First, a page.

Cast: Peter Dinklage (Tyrion Lannister), Nikolaj Coster-Waldau (Jaime Lannister), Lena Headey (Cersei Lannister), Emilia Clarke (Daenerys Targaryen), Charles Dance (Tywin Lannister), Kit Harrington (Jon Snow) and about 50 others
Air-date, time: Season four premieres at 7 p.m. Sunday April 6 on HBO
The last two episodes of season three of “Game of Thrones” were some of the most action packed in this series. I’ve never read any of the books upon which this show are based but just like so many other people, my jaw dropped during the Red Wedding episode (which is actually called “The Rains of Castamere” but no one calls it that). I’m just glad no one was around to film my reaction on their smart phone and posted it to Youtube. Readers of the novels probably have a good idea of what to expect from season four but since the books and TV show are different mediums, there are differences. Here’s what I learned after watching the first three episodes of the new season.
Synopsis: Encouraged by the Red Wedding slaughter that wiped out the Starks, the Lannisters’ hold on the Iron Throne remains intact. Stannis Baratheon continues to rebuild his army in Dragonstone but a more immediate danger comes from the south as Oberyn Martell, the Lannister hating “Red Viper of Dorne,” arrives at King’s Landing to attend Joffrey’s wedding to Margaery Tyrell. In the north, a depleted Night’s Watch is dealing with the army of wildlings and the advancing White Walkers. Meanwhile Dany Targaryen, accompanied by her growing trio of dragons and army of Unsullied, is getting ready to liberate Meereen, the largest city in Slaver’s Bay, which could finally provide her with enough ships to sail to Westeros and reclaim the Iron Throne.
What you can expect in the first three episodes (spoiler free):
- A big splash from Oberyn Martell (Pedro Pascal). He’s a new character added to the series and he makes an impact immediately. The fact that he hates the Lannisters makes for yet another enemy for the family to deal with. This one seemingly much more dangerous than anything they’ve dealt with before.
- Bigger dragons. Dany’s three “pets” have grown considerably since season three and she’s having a hard time controlling them. Could they run amok at some point?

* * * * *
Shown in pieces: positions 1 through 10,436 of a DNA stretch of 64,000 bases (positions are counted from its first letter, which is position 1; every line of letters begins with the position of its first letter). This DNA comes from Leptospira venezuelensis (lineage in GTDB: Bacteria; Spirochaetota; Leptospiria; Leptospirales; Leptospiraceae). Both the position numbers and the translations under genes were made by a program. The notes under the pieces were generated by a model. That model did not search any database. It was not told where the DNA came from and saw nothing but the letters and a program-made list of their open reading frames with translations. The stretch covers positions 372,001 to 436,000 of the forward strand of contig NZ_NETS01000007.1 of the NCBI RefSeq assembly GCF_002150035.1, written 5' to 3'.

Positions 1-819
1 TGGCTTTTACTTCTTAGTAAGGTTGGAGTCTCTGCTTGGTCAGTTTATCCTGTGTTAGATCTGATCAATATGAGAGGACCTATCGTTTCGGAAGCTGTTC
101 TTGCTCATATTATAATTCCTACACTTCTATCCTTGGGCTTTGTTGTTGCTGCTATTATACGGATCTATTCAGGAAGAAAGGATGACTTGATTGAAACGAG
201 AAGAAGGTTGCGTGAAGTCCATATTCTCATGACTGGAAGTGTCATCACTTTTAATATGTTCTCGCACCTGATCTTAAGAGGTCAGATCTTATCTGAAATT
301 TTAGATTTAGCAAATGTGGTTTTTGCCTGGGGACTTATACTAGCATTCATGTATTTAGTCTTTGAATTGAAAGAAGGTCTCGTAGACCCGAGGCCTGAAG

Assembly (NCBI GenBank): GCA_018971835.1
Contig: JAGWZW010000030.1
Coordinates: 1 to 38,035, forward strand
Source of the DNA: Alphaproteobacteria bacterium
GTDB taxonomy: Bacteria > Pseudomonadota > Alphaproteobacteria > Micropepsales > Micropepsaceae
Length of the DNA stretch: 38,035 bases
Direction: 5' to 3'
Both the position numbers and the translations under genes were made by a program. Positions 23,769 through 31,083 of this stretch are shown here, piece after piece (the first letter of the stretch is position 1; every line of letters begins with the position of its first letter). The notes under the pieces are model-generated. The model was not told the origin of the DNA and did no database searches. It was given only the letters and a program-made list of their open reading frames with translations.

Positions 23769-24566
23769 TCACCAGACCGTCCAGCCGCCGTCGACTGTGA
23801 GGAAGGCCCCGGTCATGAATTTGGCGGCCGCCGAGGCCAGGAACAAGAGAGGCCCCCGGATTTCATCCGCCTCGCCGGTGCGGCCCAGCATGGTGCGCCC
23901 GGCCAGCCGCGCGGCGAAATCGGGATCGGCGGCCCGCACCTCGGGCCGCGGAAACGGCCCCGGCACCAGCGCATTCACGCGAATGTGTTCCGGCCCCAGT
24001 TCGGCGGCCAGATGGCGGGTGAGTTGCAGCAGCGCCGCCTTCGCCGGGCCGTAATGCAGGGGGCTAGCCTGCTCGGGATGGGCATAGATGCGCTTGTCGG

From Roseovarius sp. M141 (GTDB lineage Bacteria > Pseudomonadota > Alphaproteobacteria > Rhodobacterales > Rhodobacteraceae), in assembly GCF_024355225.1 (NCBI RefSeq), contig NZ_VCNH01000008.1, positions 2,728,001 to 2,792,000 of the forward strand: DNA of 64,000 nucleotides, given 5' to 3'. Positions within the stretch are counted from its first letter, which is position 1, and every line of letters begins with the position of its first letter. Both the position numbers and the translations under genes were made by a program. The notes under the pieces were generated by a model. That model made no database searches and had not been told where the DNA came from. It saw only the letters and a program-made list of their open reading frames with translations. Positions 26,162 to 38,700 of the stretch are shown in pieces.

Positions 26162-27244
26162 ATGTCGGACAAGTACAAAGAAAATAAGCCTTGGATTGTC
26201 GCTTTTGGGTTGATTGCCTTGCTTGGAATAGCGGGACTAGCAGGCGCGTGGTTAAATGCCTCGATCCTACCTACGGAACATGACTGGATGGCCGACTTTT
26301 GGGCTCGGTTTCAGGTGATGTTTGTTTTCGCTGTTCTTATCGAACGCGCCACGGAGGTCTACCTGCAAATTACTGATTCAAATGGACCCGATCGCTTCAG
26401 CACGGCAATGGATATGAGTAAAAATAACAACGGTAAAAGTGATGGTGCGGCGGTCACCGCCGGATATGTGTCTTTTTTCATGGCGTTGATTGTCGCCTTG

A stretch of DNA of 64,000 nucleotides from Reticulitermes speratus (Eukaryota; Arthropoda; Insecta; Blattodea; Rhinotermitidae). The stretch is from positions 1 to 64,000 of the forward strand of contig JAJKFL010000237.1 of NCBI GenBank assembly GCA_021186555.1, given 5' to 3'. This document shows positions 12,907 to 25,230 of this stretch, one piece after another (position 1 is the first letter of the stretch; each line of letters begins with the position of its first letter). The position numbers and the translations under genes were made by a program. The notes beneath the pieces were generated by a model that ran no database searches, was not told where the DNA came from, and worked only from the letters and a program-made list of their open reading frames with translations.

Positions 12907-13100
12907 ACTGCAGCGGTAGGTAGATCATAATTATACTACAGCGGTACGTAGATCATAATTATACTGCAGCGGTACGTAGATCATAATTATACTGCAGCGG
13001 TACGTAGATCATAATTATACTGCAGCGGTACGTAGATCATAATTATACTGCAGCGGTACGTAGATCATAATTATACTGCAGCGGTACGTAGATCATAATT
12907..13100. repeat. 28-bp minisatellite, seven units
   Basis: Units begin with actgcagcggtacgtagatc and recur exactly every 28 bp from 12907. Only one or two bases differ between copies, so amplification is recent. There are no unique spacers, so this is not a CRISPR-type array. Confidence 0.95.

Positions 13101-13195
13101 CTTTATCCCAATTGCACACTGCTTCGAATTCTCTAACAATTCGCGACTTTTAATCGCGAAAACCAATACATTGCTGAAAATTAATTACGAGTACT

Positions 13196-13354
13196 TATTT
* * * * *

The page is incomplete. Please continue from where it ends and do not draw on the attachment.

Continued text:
- Joffrey is an even bigger jerk than before. He remains as insolent and arrogant as ever to everybody, especially his uncles. Actor Jack Gleeson has elevated the character from spoiled kid to dangerous, almost homicidal king. He’s fun to hate watch.
- Jaime and Cersei reunited. Viewers saw this briefly at the end of season three but the siblings/lovers (Ewww!) lives have been complicated since they separated. They don’t pick up where they left off from before.
- The emergence of The Hound (Rory McCann) as an anti-hero and Anya Stark (Maisie Williams) as a badass. The two continue their road trip north and form an unlikely duo. They’re the Westeros version of Crockett and Tubbs.
- A shocking death, not nearly Red Wedding level but still out of left field. If you’ve read the novels you probably know what I’m referring to but as someone who’s never dived into the books the show is based on, this character’s death (and how it happened) really caught me by surprise.
- Meatier roles for Bran Stark, Tyrion and Cersei. I’m only basing this on the first three episodes so take that with a grain of salt. However, these three characters loom large early in the season. I’ve never been a fan of the Bran story arc but it finally starts to get interesting.
- Dany Targaryen becomes more queen-like. The Mother of Dragons has freed more slaves than Abraham Lincoln and that continues. After several seasons of relying on others for advice, we really start to see her come into her own in season four.
That’s about all I can spill without giving too many secrets away and I refuse to play spoiler. Season four started off strong and after I finished what I was sent, I was eager for more. I’m sure fans of the show will be too.